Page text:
The Fed’s future path still seems more bullish than the European Central Bank. If so, the yiel...
A Buy Set-Up for Beaten-Down Dollar
04/18/2011 12:08 pm EST
Nobody is bullish on the beaten-down US dollar right now, but the charts show several factors aligning that would make for a good risk/reward set-up on the long side. Here's how to trade it.
Could the dollar possibly move higher? This certainly is not a popular trade at the moment, and we might not see an actual buy set-up, but one is forming on the charts. I like trading wedges, and there is one setting up on the dollar index. Below is a daily chart:
We have a number of variables aligning for a buy set-up. The first is the obvious wedge formation where the market is working into a tight range as it moves lower. The second variable is that volume has been decreasing on the move lower, which is typical of wedge formations. The third is the major divergence in momentum on the MACD as the market has moved lower.
There is also weekly chart support just below the market around 74.30, which goes back to the low in 2009. I would feel better if the weekly and monthly charts were in uptrends, but nothing is perfect.
The dollar has the makings of a reversal formation, but we need to see an actual buy set-up before this pattern is viable. You can see there was a minor wedge formation (red line) that broke below the lower trend line and had a minor bounce.
Buying above the first penetration of a previous day's high when the lower trend line is broken is often a good trade. The first move is sometimes a probe and the market never closed above the upper trend line, but the odds increase for a successful trade on the second set-up.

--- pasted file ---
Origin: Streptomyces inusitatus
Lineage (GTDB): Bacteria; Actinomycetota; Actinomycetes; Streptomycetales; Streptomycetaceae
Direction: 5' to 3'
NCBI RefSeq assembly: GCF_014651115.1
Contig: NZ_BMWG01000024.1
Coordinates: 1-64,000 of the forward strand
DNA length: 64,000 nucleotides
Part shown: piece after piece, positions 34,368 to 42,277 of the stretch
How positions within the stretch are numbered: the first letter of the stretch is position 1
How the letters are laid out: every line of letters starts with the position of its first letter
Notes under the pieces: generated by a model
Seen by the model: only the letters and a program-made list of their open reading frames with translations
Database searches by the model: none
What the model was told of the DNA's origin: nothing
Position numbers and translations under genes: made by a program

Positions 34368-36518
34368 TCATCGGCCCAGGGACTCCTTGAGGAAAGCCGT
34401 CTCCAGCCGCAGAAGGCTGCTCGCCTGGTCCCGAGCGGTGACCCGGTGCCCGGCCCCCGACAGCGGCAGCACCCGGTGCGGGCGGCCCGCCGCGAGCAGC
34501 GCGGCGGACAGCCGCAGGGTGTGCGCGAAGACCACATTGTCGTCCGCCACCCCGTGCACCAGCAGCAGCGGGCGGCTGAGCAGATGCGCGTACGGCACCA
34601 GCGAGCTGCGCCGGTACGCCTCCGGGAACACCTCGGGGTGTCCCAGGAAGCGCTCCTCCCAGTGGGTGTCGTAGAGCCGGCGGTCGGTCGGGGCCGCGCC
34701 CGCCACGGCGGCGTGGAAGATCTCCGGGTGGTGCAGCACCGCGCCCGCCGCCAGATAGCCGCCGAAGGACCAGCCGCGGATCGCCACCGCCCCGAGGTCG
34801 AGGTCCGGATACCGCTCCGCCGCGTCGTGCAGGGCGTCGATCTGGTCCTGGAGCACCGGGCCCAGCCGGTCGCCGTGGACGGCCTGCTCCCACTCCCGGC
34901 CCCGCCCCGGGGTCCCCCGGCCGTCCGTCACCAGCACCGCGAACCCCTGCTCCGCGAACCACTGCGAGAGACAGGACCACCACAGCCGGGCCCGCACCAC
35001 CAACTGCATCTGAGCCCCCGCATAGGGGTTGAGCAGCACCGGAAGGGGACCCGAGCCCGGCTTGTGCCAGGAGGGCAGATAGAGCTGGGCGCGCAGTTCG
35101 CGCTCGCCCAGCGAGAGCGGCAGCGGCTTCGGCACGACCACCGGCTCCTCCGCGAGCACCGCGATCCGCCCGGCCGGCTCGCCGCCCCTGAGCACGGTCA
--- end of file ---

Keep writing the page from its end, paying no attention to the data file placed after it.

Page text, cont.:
I would look for a touch or break of the bottom trend line as the set-up. The next move above a previous day's high can be an entry for aggressive traders. Stops should be placed below the low of the signal or entry day.
More conservative traders should wait for a break and close above the upper trend line. This could be a good risk/reward trade and would certainly be a contrarian play. As we have witnessed time and again, the dollar never seems to bounce when you expect it to.
This is a market to keep on your radar screen as the set-up could happen any day.
Futures traders can use the dollar index to trade. Stock traders can use an ETF that mirrors the dollar index, like PowerShares DB US Dollar Index Bullish Fund (UUP).
A reversal in the dollar could put pressure on commodities and possibly stocks, so you might want to consider that for other markets you're trading if a breakout does occur.By Chuck Kowalski of FuturesBlog.com
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